You can report a lost Chase Ink Preferred card by calling Chase customer service at 1 (800) 945-2028. You can also report a lost Chase Ink Preferred credit card through the Chase website or mobile app. Chase will request some security information in order to verify your identity before sending a replacement.
How to Report a Lost Chase Ink Preferred Credit Card
Inform the customer service representative that you’ve lost your credit card.
Provide any requested information, such as your date of birth or the last four digits of your SSN.
Ask the Chase rep to cancel your old credit card and send a replacement.
You should receive a replacement Chase Ink Preferred card within 3-5 business days. When you receive your replacement Chase Ink Preferred card, you’ll need to activate it before you can make purchases. And if there are any recurring charges linked to the old Chase Ink Preferred card, make sure to update those accounts with your new card information.
Finally, it’s important to note that your Chase Ink Preferred card is covered by $0 fraud liability, which means that you will not be held responsible for unauthorized purchases made with your card while it’s lost. You should still give your card issuer immediate notice of any unfamiliar charges on your account, though.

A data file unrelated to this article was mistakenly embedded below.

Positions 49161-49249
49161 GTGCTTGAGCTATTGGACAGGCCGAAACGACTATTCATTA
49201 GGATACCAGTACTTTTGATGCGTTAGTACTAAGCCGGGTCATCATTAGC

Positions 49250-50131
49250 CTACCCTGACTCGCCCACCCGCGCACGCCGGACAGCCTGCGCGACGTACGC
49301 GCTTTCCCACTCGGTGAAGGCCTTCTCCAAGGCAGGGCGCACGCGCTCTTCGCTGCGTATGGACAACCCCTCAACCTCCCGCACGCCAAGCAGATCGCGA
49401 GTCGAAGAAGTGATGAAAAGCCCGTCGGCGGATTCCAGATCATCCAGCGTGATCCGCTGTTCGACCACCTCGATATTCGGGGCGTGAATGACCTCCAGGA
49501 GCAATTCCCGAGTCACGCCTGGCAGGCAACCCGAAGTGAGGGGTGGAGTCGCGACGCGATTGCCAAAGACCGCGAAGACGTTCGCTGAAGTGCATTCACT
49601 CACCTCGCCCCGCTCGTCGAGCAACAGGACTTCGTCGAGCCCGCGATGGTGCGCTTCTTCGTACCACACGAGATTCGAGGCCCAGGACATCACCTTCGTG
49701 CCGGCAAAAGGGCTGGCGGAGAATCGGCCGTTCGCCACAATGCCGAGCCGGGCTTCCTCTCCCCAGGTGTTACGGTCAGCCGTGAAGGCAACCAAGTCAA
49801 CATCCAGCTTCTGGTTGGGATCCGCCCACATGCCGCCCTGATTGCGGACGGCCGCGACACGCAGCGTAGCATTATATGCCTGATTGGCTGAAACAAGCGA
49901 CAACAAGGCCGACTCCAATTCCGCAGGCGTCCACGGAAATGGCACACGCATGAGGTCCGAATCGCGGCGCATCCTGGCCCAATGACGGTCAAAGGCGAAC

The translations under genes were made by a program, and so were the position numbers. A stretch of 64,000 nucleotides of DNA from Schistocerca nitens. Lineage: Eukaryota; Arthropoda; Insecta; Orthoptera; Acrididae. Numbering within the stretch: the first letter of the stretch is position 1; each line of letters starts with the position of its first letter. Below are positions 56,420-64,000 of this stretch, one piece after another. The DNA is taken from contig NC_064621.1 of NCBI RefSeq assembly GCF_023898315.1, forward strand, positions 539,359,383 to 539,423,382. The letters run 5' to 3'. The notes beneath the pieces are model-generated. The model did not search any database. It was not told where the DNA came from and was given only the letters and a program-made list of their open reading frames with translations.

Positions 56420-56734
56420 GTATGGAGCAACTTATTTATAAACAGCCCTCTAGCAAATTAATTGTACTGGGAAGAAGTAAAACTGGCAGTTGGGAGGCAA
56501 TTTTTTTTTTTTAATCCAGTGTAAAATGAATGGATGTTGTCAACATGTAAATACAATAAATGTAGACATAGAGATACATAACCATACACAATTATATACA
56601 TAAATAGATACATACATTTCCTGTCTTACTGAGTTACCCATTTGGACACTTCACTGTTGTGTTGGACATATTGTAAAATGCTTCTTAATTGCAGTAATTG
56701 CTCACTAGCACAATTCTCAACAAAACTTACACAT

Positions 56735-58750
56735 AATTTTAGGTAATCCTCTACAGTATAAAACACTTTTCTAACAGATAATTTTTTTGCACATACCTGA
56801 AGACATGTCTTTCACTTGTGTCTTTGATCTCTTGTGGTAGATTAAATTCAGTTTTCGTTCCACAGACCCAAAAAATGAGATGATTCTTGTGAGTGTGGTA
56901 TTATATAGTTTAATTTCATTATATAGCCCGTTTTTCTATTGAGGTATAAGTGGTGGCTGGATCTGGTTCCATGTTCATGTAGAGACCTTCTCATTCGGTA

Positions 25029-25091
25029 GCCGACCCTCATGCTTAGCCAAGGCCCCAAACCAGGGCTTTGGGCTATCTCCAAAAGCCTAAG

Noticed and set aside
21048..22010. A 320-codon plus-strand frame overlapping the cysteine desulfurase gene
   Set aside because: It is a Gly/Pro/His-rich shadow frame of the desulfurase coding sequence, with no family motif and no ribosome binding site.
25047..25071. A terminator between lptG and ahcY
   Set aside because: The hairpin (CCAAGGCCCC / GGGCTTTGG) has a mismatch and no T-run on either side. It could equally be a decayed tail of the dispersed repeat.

The easiest way to get a Chase replacement card, is either online or through the Chase mobile app. Alternatively, you can ask for a replacement over the phone, by calling customer service at (800) 432-3117.
There is no fee to get a Chase replacement, and the card should arrive in 3-5 business days. Chase can expedite shipping for free, reducing the delivery time to 1-2 business days, if you ask. You can request a Chase replacement card if your current card is stolen, lost or damaged. Or, you may want to get an updated design – a metal card, for example.… read full answer
How to Get a Chase Replacement Card Online
Log in to your Chase online account and select “Replace a lost or damaged card” from the drop-down menu.
Select the Chase credit card you’d like to replace and your reason for replacing it.